Michelle Singletary: You do what you can now and let the kids know you will "help" as much as you can but that you are not their piggy bank.
I was in the same boat. So this is what we did with one niece. We offered and went thru with paying for ALL her books every year she was in undergrad. And we are doing the same thing with grad school. This is not a small chunk of change. We didn't agree she should have taken on so many large loans to go to school but we still wanted to support her.
I finally disagree: Ciao Michelle,
I usually love your advice, which means we are on the same page. However your advice on the car loan vs. student loan isn't something we agree on... finally. A little discord is good, right?
I had always purchased used cars until I got married and started having kids. We've bought 2 new cars (a minivan and a wagon, and also a used minivan. We paid cash for all of them (I think we would agree on that).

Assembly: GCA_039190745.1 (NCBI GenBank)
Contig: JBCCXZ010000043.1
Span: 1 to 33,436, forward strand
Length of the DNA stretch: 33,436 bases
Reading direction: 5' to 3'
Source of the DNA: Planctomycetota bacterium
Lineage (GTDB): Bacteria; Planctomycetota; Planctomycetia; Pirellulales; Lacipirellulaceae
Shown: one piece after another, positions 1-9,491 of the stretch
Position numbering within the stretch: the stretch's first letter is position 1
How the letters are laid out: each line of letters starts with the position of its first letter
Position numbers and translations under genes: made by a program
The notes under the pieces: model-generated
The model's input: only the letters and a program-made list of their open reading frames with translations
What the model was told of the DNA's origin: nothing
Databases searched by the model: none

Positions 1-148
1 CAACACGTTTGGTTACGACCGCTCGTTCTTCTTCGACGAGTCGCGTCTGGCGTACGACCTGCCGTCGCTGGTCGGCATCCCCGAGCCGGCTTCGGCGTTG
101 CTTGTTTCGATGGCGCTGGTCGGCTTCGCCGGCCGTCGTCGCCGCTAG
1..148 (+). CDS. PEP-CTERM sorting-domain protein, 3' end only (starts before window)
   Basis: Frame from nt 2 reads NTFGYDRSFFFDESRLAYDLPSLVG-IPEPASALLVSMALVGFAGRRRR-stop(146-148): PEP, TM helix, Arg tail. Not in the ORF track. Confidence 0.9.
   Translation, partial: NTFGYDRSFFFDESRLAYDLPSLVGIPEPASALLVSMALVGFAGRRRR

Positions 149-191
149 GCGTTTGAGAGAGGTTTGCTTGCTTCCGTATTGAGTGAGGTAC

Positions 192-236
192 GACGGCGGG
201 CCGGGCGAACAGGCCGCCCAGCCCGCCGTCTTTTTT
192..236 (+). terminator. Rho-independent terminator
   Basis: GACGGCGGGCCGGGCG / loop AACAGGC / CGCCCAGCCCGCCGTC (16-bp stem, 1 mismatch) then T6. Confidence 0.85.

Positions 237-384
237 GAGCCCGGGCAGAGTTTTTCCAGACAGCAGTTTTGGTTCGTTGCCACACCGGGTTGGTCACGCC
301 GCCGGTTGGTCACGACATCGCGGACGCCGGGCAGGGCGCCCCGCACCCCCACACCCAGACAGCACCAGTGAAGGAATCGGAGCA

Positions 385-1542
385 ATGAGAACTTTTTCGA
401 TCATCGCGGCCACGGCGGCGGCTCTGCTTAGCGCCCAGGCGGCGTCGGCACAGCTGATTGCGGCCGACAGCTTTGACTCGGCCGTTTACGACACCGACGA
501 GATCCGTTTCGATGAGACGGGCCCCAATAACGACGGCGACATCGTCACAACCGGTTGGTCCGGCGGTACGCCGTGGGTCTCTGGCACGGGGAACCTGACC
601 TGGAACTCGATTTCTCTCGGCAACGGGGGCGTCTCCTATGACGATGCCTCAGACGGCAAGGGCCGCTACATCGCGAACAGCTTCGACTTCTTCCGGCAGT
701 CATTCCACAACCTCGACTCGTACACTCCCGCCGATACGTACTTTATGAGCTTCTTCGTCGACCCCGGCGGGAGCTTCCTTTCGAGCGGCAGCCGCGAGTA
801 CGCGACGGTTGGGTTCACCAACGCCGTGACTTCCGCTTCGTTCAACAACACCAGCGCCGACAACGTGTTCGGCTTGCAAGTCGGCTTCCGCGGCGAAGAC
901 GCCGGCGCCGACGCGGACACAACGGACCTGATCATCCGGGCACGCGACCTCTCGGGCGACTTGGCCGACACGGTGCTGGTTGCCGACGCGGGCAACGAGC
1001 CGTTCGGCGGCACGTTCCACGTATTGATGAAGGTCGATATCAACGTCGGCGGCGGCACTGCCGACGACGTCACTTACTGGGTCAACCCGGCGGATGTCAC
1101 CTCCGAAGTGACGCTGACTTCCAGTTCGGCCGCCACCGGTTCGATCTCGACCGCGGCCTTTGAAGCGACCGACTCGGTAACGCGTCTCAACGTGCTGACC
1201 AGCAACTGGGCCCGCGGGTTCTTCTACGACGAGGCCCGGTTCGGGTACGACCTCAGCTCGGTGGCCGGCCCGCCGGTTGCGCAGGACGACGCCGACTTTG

We bought the used van first, and got a pretty good price on it. However we have also paid a lot of money to maintain it. The cost of the van plus the maintenance for the past 4 years is almost... almost, the cost of the new van.
I'm not sure I would ever buy a used car again, and this from a 51 year old man who bought his first new car about 5 years ago.I'm no longer convinced that used cars make economic sense. Perhaps in some cases, but as a rule, no.
Michelle Singletary: Hey I don't mind people disagreeing. I'm mean I'm right, but I'll listen (smile).
Really it depends on the used car. Look, millions of people have purchased used cars that haven't turned into lemons. We bought a great used car that served us for 10 years and gave it to my niece and she's been using it for another four years past that.